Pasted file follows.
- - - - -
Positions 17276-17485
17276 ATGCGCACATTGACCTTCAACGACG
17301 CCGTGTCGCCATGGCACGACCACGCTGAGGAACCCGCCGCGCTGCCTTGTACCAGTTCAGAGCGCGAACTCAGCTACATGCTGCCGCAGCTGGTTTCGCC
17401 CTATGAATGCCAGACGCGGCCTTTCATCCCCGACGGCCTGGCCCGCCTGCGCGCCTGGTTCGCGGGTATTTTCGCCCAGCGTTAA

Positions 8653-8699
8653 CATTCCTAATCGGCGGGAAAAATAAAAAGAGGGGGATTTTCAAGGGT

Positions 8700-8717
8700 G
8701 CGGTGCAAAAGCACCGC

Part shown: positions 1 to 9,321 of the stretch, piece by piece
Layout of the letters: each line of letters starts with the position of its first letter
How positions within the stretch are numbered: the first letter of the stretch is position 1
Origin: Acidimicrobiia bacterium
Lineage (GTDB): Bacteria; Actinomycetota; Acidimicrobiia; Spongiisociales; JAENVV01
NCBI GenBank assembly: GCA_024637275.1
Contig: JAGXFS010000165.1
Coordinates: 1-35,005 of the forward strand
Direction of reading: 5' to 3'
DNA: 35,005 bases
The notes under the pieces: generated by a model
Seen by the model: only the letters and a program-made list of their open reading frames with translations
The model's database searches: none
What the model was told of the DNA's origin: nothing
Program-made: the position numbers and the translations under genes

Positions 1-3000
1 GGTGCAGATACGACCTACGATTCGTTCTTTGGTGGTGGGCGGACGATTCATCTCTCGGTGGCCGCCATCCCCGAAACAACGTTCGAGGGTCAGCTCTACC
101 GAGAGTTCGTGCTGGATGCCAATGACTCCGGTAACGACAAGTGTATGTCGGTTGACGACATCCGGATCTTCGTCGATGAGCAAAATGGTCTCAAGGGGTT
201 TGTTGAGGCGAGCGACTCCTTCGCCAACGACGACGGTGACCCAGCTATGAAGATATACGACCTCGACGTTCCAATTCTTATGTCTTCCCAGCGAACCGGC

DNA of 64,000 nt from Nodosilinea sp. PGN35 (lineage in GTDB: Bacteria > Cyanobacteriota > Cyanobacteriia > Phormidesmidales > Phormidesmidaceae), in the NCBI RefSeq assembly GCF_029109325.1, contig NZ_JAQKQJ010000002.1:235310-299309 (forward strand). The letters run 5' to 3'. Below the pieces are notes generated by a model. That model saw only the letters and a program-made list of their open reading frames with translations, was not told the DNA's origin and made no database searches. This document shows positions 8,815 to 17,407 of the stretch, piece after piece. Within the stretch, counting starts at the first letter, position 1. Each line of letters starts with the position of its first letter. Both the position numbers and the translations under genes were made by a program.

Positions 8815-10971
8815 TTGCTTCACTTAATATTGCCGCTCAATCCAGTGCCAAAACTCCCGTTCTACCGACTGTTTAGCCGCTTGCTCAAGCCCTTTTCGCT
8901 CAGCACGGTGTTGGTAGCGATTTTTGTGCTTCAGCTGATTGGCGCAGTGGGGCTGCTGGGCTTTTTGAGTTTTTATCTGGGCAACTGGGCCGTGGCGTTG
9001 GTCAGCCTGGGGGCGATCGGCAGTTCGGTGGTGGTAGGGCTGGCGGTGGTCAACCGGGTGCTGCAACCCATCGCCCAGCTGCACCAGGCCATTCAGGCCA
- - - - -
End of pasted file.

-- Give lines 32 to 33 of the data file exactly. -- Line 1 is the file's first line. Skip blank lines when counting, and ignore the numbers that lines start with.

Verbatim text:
8901 CAGCACGGTGTTGGTAGCGATTTTTGTGCTTCAGCTGATTGGCGCAGTGGGGCTGCTGGGCTTTTTGAGTTTTTATCTGGGCAACTGGGCCGTGGCGTTG
9001 GTCAGCCTGGGGGCGATCGGCAGTTCGGTGGTGGTAGGGCTGGCGGTGGTCAACCGGGTGCTGCAACCCATCGCCCAGCTGCACCAGGCCATTCAGGCCA